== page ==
Surgeons now have the ability to readily convert magnetic resonance imaging (MRI) data or computed tomography (CT) data into a data set readable by computer-aided design (CAD) program and/or finite element modeling (FEM) program, which then may be used to create, for example, a custom implant based on the dynamic nature of the anatomical structures the custom implant is designed to associate with. This data, while currently used by surgeons in surgery planning, is largely unused for creating a customized set of instruments or other surgical devices that are designed to complement the patient's unique anatomy. Others have used this data to create, for example, a user-defined surgical guide for making an incision in the desired location, as is disclosed in U.S. Publication No. 20080114370 to Schoenefeld. However, Schoenefeld discloses a surgical guide that only partially penetrates the subcutaneous portion of the patient's anatomy (i.e., only a small portion of the guide is inserted through the incision, while the main body of the guide remains external to the incision). Furthermore, the guide disclosed in Schoenefeld uses only a limited number of unique data points to match the guide with the patient's anatomy, and thus may easily become misaligned or improperly oriented during the surgical procedure. Schoenefeld also fails to disclose customized apparatus manufactured by rapid prototyping equipment that not only matches an anatomical feature of the patient, but also matches one or more other apparatus used in the surgical procedure, such as a customized tool or instrument or one additional surgical guide, for example.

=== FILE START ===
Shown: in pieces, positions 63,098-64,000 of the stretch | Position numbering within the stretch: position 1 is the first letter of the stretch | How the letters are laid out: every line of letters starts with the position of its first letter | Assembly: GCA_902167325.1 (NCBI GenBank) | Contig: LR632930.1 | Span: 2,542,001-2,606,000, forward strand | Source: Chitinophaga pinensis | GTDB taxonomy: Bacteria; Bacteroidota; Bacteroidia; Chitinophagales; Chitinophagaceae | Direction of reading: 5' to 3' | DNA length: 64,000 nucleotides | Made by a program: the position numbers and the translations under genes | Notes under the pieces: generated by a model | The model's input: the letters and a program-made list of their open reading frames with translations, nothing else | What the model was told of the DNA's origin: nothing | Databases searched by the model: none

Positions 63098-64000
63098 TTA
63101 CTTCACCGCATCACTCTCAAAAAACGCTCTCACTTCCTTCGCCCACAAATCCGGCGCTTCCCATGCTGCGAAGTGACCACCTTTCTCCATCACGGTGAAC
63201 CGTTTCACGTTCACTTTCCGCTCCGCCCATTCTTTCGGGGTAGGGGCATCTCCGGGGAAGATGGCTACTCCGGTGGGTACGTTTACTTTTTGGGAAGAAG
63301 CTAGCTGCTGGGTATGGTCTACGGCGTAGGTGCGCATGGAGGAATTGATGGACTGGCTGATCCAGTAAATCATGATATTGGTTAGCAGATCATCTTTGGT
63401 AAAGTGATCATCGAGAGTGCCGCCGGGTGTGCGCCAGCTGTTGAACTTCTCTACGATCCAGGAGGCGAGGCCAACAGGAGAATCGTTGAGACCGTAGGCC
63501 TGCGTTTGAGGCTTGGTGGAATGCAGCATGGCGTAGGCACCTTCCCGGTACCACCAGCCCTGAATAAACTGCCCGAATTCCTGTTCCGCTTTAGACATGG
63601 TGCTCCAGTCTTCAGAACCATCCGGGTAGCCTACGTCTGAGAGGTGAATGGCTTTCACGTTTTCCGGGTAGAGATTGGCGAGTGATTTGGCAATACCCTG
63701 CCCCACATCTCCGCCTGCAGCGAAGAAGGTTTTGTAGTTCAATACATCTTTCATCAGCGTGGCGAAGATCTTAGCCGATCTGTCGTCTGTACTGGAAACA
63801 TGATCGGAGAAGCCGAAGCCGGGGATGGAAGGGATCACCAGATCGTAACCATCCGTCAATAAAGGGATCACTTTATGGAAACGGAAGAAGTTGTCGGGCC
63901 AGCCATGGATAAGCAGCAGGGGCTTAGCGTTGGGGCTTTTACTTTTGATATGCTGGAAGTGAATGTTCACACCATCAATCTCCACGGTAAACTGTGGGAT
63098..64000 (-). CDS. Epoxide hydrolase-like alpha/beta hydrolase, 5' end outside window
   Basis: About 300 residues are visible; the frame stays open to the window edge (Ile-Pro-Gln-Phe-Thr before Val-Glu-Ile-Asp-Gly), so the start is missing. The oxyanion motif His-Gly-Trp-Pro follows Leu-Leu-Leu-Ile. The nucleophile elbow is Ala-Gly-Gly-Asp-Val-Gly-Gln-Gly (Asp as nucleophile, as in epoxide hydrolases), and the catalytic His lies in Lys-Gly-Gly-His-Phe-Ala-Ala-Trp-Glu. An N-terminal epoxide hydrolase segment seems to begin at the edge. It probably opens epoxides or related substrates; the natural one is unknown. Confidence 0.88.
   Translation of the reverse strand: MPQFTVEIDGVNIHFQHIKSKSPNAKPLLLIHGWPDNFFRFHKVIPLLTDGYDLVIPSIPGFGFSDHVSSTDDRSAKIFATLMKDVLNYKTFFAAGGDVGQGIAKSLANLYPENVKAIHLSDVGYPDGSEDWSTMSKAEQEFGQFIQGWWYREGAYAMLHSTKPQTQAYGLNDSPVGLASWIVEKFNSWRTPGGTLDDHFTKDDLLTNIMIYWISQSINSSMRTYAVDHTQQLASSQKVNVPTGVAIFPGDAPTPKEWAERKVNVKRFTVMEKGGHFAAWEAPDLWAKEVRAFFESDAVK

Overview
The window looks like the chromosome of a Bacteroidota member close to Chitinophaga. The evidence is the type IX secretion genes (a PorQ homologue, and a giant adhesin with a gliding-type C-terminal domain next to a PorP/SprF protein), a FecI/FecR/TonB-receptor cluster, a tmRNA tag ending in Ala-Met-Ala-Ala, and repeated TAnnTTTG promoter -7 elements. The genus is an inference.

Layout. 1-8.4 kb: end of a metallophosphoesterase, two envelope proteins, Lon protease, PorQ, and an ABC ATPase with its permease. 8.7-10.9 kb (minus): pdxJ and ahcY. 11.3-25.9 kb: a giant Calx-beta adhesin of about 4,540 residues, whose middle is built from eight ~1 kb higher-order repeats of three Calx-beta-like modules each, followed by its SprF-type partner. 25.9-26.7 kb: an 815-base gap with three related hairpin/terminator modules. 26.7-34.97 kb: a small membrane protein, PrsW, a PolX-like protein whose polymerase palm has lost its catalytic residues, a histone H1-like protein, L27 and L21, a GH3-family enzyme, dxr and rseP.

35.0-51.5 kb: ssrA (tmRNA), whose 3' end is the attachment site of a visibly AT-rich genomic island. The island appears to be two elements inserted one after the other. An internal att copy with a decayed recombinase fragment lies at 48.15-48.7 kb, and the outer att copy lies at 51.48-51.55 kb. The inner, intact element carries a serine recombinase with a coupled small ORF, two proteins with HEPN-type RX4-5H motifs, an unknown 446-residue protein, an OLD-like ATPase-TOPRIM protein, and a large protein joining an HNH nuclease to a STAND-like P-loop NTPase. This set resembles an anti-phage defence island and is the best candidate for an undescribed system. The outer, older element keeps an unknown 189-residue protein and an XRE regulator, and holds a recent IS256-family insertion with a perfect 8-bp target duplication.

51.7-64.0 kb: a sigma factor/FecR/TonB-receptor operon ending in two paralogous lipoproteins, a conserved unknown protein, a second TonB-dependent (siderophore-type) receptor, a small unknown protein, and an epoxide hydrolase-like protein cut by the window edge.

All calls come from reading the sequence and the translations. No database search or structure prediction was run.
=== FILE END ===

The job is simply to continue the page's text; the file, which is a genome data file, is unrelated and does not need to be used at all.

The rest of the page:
The prior art also fails to teach a system for creating a suite of surgical apparatus based on the data set derived from the MRI or CT scan. For example, the use of the patient specific data set for a vertebral body may allow a surgeon to accommodate for subtle variations in the position and orientation of plate to avoid particular bony anatomy or irregularities in the positioning and alignment of the adjoining vertebral bodies. As another example, the use of these data sets may also assist a surgeon in selecting a desired trajectory for an implantable device so as to avoid, for example, crossing the pedicle wall and violating the spinal canal during an actual procedure. The use of the data sets permit the surgeon to avoid these types of mistakes by creating customized tools and instruments, which may comprise end-stops or other safety related features to avoid over-torque and over-insertion of any implantable devices. The data sets also permit the surgeon to create a patient-contacting surface that is oriented to match one or more of the anatomical features represented by the data set, and thereby quickly and efficiently locate and place the patient-contacting surface(s) in the appropriate location and orientation.